So, in your case (above) EA=22(1+1)=44 :)
The Z stacking is superior but as David points out this is an analogue site, so instead the OP could use a psuedo stacking technique developed long before digital shenanigans. That would be all analogue scanning photomicrography. The idea is simple and obvious but devilishly difficult to execute. The trick is to illuminate the subject with a sheet of light of a thickness equal to approximately the depth of field of the lens while simultaneously focusing the lens at that illuminated sheet. The subject is then moved thru the sheet of light while the shutter is open, exposing the entire subject during its transit thru the plane of best focus and illumination. Since the shutter is open during the extended exposure time (typically 10 to 30 sec.) the room needs to be darkened to avoid extraneous light fogging the film. The key advantage is that if the plane of light can be made as thin as the depth of field of the lens at a moderate aperture - say f/8 or 11 - pretty decent resolution can be realized over a large distance. The subject needs to be translated thru the focus plane at a uniform velocity to avoid banding of the lighting uniformity. One can use either a stepper motor or even gravity thru a dashpot connection for translation. I have done this in a vertical setup with translation in Zaxis and dual slit illuminators horizontally positioned in an X and Y plane. Lots of setup here but it gets the job done with superlative results.
Nate Potter, Austin TX.
Ok guys, lets get it right. It's Photomacrography not Macro Photography.
Right, now...since we're on an analog forum....
Forget Z stacking & look up "light scanning photomacrography". Simple.
Yes, you need to find, or build the equipment, but the results can be stunning...especially on LF.
Sorry, should have read the previous post first :D
Nice to see someone else has enjoyed this technique Nate!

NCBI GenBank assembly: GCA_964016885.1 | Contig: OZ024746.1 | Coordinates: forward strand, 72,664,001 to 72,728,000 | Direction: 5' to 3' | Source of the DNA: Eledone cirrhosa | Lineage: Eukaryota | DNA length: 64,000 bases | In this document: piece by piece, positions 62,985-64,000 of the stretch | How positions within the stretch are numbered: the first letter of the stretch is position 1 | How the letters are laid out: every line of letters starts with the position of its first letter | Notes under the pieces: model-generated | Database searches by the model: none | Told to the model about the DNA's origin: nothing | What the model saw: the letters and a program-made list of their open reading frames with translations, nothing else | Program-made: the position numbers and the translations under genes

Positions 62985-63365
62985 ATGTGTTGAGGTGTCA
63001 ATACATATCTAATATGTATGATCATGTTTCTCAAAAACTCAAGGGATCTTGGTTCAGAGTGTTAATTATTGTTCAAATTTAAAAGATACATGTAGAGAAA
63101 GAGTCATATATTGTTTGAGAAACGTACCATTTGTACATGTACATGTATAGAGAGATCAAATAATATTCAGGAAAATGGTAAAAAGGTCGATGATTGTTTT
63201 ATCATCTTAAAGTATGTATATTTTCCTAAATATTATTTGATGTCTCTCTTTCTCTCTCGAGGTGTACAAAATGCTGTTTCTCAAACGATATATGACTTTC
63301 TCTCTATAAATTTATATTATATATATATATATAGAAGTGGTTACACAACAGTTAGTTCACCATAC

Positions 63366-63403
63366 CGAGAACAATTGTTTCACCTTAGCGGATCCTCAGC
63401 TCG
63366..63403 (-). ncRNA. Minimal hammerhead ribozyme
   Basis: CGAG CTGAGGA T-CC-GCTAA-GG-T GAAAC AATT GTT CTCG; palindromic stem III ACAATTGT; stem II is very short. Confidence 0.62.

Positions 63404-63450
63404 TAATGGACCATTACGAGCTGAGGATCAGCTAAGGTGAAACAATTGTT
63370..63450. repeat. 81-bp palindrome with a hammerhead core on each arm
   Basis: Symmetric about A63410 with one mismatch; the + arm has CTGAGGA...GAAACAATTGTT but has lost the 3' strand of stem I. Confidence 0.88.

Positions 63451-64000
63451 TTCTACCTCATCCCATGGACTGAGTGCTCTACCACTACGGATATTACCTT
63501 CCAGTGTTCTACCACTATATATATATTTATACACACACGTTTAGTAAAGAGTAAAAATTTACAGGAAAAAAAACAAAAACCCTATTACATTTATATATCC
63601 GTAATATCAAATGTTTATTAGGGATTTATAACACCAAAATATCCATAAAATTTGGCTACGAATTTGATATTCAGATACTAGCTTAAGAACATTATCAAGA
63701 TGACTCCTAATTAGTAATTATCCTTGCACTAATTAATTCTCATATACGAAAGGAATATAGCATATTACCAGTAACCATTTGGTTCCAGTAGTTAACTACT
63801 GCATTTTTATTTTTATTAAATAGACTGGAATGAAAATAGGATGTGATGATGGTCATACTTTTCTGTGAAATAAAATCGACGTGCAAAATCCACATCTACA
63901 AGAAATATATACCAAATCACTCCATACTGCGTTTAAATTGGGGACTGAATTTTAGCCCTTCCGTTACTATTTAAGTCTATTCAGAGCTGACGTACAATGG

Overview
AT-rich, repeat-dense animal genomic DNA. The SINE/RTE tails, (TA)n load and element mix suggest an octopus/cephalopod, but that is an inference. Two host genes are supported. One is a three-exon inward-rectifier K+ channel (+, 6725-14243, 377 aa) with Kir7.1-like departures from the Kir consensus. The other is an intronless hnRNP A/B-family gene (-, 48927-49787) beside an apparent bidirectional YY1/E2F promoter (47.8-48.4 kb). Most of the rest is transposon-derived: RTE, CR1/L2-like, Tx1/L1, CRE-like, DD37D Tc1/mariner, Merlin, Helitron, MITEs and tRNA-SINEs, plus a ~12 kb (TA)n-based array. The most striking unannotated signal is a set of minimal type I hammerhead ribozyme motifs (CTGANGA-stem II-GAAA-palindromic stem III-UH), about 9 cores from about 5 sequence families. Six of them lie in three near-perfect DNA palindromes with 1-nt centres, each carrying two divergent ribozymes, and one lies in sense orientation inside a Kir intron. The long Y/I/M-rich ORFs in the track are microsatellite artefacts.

Wouldn't it be more accurate (obviously more difficult) to slide the focal plane and the illumination plane through the subject while keeping the subject/lens distance fixed? It'd mean that the light and film back go in the same direction but at different speeds unless the magnification is 1:1 and doesn't vary much through the depth of the subject.
There are some issues with the technique:
Because camera, light sheet (& focus) are all set, and the image is only made at that plane as the object passes through it, magnification is constant, and therefore perspective doesn't work as it normally would. "Leading lines" no longer exist, and objects look a bit flattened.
A sphere would lose it's expected shape, I imagine.
To create a light sheet, often two boards in the shape of a donut are sandwiched 1 or 2mm apart from each other (we used brass spacers), then 3 lights are placed 120deg from each other around the edge, directed into the centre.
This works well, but if the object has holes or depressions in it, they may not be illuminated as it passes through the sheet - the end result is an object with a deep shadow in the said depressions.
But, for a sphere, this isn't an issue.
Not sure if that makes things any clearer or worse.
Yeah, that helps; thanks. As you say, there is a loss of the perspective and my concern is that the change in projection could cause overlaps. Can't as I know for sure though.
My Sinar 4x5 has 28 inches of bellows, so I'd just grab the thing and be done with it. It would faster than reading thru all the foregoing.
Around the turn of the century, one of my collaborators who was also chairman of a college biology department, scraped up $250 k and bought a shiny new confocal microscope. He remarked to me that his professors had better get a lot of good publications with it.
What you need Dan is a scanning electron microscope - no good for color, however. I don't think a mere
250K will buy one of those, however ... perhaps a used one.... And confocal techniques per se won't resolve critical diffraction issues. Apochromaticity at high magnifications requires a very specialized kind
of hybrid correction, way out of my $ league. I'd be happy just to have one of those Zeiss research microscopes like I used in college, along with a sheet film holder. They're common, but still in demand
enough to be expensive. The Polaroid holders could be adapted to standard sheet film I think. Or the
Sinar system itself can be adapted to high magnifcation work - you just need a very stable base column
and a lot of rail sections and bellows. I don't really understand all this fuss, however ... unless someone needs 1:1 or some other fixed scale of reproduction, the larger film at smaller aperture will
give better results, and in something printed small like publication, it won't matter anyway. Sometimes
it's fun to look at images on Nikons "Small World" site. Most are false color and taken with expensive
gear from their medical imaging division.